Artist: Stephane Oiry
Colorist: Stephane Oiry
Lettering: Calix Ltd.
Translator: Emma Wilson
Published by: Dupuis/Europe Comics
Number of Pages: 49
Original Publication: 2014
A 16 panel grid. SIXTEEN panels per page. And 98% of them have full backgrounds.
Oh, and there’s this great lead character who’s not exactly pure of heart, but is a lot of fun to watch work. She’s scrappy.
This series is all about the title character, Maggy Garrisson. She’s in every scene of this book. Lewis Trondheim’s script stays completely focused on her, including all the narration coming from her.
As the book starts, Maggy is two years unemployed and desperate for any kind of job. Her neighbor sets her up to be an assistant to a private detective. The two immediately get off on the wrong foot.
He’s asleep at his desk, and his office is in shambles. She tries to clean it up, but he leaves as soon as he wakes up because there’s nothing to do.
She finds out that the work he does have is either useless and not worth any time or money, or dangerous and borderline criminal.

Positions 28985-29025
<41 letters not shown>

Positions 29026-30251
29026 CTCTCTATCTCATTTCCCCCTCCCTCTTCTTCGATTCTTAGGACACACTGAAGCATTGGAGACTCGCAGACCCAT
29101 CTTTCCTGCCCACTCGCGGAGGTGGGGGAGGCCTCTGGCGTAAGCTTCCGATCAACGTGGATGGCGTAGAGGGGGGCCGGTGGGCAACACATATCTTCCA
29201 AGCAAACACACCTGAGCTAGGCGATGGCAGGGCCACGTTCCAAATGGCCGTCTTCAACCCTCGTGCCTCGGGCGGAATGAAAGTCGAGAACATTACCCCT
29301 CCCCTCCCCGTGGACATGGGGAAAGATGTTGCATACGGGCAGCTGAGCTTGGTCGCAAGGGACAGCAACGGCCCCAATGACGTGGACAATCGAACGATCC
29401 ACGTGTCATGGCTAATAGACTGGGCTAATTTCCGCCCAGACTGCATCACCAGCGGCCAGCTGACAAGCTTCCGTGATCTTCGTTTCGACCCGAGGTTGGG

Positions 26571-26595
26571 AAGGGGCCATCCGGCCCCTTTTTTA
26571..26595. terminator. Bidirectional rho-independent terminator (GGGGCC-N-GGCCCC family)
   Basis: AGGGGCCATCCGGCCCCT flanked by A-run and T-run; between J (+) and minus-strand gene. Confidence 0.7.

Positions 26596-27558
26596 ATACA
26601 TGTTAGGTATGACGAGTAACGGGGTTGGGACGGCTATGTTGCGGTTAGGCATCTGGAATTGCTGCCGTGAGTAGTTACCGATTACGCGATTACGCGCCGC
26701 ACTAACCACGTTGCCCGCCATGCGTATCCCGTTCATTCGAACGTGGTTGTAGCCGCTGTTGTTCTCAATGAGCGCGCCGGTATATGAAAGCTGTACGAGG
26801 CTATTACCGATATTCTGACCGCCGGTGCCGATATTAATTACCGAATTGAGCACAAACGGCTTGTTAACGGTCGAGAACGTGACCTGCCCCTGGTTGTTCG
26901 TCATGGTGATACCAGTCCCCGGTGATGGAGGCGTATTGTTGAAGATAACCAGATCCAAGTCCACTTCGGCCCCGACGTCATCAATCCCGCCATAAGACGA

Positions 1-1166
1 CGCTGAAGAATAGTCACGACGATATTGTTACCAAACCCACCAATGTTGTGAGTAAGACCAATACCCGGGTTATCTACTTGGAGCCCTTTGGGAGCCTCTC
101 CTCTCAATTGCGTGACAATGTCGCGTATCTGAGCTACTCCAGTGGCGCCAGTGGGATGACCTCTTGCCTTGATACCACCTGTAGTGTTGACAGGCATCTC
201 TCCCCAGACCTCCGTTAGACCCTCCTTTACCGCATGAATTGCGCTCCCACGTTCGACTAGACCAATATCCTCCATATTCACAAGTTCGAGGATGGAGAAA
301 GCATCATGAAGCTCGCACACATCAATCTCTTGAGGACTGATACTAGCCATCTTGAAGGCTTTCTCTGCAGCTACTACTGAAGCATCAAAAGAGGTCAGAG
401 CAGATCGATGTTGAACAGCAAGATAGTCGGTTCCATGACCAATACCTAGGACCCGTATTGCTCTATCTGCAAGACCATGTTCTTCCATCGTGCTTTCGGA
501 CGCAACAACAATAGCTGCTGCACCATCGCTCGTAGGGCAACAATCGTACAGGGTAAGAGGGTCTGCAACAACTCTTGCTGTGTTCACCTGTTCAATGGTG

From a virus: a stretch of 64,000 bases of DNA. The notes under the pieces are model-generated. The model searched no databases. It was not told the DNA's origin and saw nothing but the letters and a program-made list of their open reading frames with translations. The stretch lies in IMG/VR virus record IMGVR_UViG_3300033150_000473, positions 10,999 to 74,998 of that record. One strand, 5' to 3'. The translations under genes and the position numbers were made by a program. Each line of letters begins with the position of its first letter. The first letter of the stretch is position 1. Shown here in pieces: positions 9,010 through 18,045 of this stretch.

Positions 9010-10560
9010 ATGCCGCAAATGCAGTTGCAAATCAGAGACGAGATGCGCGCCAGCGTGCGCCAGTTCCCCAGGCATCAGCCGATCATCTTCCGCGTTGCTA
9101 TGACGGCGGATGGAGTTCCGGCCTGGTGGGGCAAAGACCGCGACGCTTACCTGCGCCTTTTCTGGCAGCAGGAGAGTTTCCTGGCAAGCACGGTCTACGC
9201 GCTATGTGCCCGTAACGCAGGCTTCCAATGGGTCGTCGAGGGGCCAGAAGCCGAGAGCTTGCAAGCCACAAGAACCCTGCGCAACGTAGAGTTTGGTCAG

So she works around the system. She finds ways of solving a couple of the cases and taking a profit for herself. Maggy is scrappy in the way that someone with their back to the wall and desperate to make a buck might just be.
It’s what she does and how she does it that makes her so fascinating. She’s unassuming, and a smooth talker: street smart and creative.
All in all, she’s just a lot of fun to watch work.
The Imperfect “Hero”
It’s not that she’s perfect, or that she has all her stuff together. She’s a bit of a mess. Chronically single and craving the cigarettes she gave up when the money ran out a while back, she’s likely to be seen at the local bar knocking back pints of beer and making fun of the losers surrounding her.
She’s been on this bad streak for awhile and is a bit numb to it. She finds ways to survive, and she keeps plowing ahead.
What might really set her apart from the rest of comics, though, is that she’s the lead of the comic, and yet not a classical beauty. She doesn’t have piercing blue eyes or the figure of an angel. She doesn’t parade around the comic in skin tight clothes. Maggy feels much more like a “real” person. Her clothes are slightly baggier, she’s hiding inside her bulky coat, and she never once worries out loud about how she looks.
It’s great to see someone on the page who could be your neighbor next door, and not a model taken off the beach near the studios of the guy drawing the book. (That’s my theory for so many of the characters in the early WildStorm and Top Cow Universe titles…)